So beware and never come to an agreement for friends and family payments with any seller online.

That is of course if you do not want to be deceived and receive a product that is not as advertised or even worse, not even get one.

12. Fake PayPal Services

Scammers have faked their names in the past. It is a common practice done by a man with a malicious mind both online and offline.

They would simply fake a name in the sender’s email e.g. an email can pretend to be coming from “PayPal Services,” but in reality, it could be from [email protected]

E-mail address of the fake sender 600x300
(Pixabay)

At first glance, you would not see the actual name; however, if you place your mouse cursor over the email sender name or click on the “Reply” button, you must be able to notice the sender’s full name.

More sophisticated scammers can fake the full name to look like a valid sender, so be cautious (pay close attention).

As noted above in the zero-day operating-kit scam, although making sure that the email you received is from a legitimate account is important, but it is not enough.

It is essential to carefully check the complete email.

And even if you click on aa link provided in the email to get into your account, always check that the domain says “www.paypal.com “in your browser.

That said, here again, click a link in the email is never recommended; always visit PayPal directly no matter what.

13. Fake donations

Online scammers even use tragedies to fool people with a good heart and make them send donations to fake charitable organizations.

Such scams generally get on the rise when there is a natural disaster (such as flood or an earthquake), a terrorist attack, or a refugee crisis.

You must review the details of any charitable organization you want to help to ensure that your funds go to genuine victims.

14. Vishing (Voice Mail Scam)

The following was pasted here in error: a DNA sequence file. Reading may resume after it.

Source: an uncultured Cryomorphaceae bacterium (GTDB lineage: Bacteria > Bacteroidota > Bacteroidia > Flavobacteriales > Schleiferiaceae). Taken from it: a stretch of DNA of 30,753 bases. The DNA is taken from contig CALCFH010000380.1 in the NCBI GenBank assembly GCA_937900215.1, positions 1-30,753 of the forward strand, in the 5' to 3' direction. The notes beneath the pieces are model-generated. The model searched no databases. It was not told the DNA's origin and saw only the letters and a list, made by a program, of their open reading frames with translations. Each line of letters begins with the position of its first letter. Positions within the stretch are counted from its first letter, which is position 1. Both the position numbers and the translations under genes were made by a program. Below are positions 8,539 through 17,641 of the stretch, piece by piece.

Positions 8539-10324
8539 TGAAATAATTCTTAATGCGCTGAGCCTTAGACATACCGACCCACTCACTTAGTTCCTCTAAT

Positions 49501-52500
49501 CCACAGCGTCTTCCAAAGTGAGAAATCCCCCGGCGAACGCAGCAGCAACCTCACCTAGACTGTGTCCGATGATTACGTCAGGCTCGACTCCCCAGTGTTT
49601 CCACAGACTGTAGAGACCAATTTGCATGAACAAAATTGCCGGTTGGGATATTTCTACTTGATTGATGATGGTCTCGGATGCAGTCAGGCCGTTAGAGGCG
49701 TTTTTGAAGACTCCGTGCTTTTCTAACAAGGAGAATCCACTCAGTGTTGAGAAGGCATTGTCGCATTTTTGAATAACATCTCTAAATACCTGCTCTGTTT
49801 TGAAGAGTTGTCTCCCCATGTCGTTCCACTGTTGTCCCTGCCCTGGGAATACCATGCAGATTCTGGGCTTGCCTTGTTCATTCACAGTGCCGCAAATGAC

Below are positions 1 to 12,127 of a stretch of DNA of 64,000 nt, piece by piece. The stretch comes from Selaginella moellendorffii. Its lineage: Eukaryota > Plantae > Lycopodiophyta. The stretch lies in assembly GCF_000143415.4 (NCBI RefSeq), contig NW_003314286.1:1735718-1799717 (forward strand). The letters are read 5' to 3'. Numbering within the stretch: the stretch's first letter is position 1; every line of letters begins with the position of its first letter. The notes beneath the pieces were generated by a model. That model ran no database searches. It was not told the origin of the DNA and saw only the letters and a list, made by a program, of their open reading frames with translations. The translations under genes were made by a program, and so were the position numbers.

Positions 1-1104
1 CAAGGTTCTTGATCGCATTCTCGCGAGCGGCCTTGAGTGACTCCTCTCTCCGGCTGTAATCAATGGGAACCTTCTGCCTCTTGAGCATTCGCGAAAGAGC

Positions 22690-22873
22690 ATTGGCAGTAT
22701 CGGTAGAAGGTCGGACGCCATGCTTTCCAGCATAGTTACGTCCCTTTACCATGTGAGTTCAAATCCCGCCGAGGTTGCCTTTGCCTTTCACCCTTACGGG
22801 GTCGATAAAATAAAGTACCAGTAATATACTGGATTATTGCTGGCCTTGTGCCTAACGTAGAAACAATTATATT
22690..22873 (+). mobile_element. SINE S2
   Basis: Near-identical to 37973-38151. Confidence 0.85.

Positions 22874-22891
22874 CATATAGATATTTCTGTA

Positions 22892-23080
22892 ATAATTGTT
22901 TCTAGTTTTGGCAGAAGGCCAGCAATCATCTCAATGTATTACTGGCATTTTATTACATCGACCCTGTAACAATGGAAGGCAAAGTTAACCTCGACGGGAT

Vishing is one of the latest PayPal scams where scammers use an automated system to carry out voice calls, reporting problems on the account, and asking for information about it over the phone.

Let me share with you an example script of what you could hear in a Vishing call:

We are calling you from PayPal to inform about a possible fraudulent transaction in your account. Please enter your password to hear the details of the transaction. We need your immediate action to be able to block this transaction and secure your account.

Once you enter your password, scammers get the information necessary to access your account. That is obvious, right?

Therefore, never provide your account information to third parties, unless it was you who initiated the conversation. Never trust the caller’s ID, even if it tells you that it is from PayPal.

On top of everything, PayPal never asks for your credentials over the phone or email; even if they need to verify the account, you would only be asked about the last few digits of your password or attached card.

To give you a better idea, the followings are what PayPal will not ask you to send them over an email, message, or phone:

  • Your full credit or debit card number.
  • Your bank details.
  • Your full name registered with PayPal.
  • A list of all your email addresses linked to the account.
  • Your physical addresses.
  • Your security questions and the answers.
  • Your PayPal or any other account password.

15. Smishing (Text Message Scam)

Phishing can be done via text or voice messages to your mobile device.

Such fishing is known as Smishing, and in such cases, the scammer sends a text message to your phone number using a non-existent number or app.

TEXT MESSAGE SCAM 600x300
(Pixabay)

In the case of such PayPal-targetted frauds, the type of message a target receives is usually like this:

Your PayPal account has been suspended due to suspicious movements. Contact us immediately at (then comes a phone number, for example, 1234 5678 90). You should speak us immediately.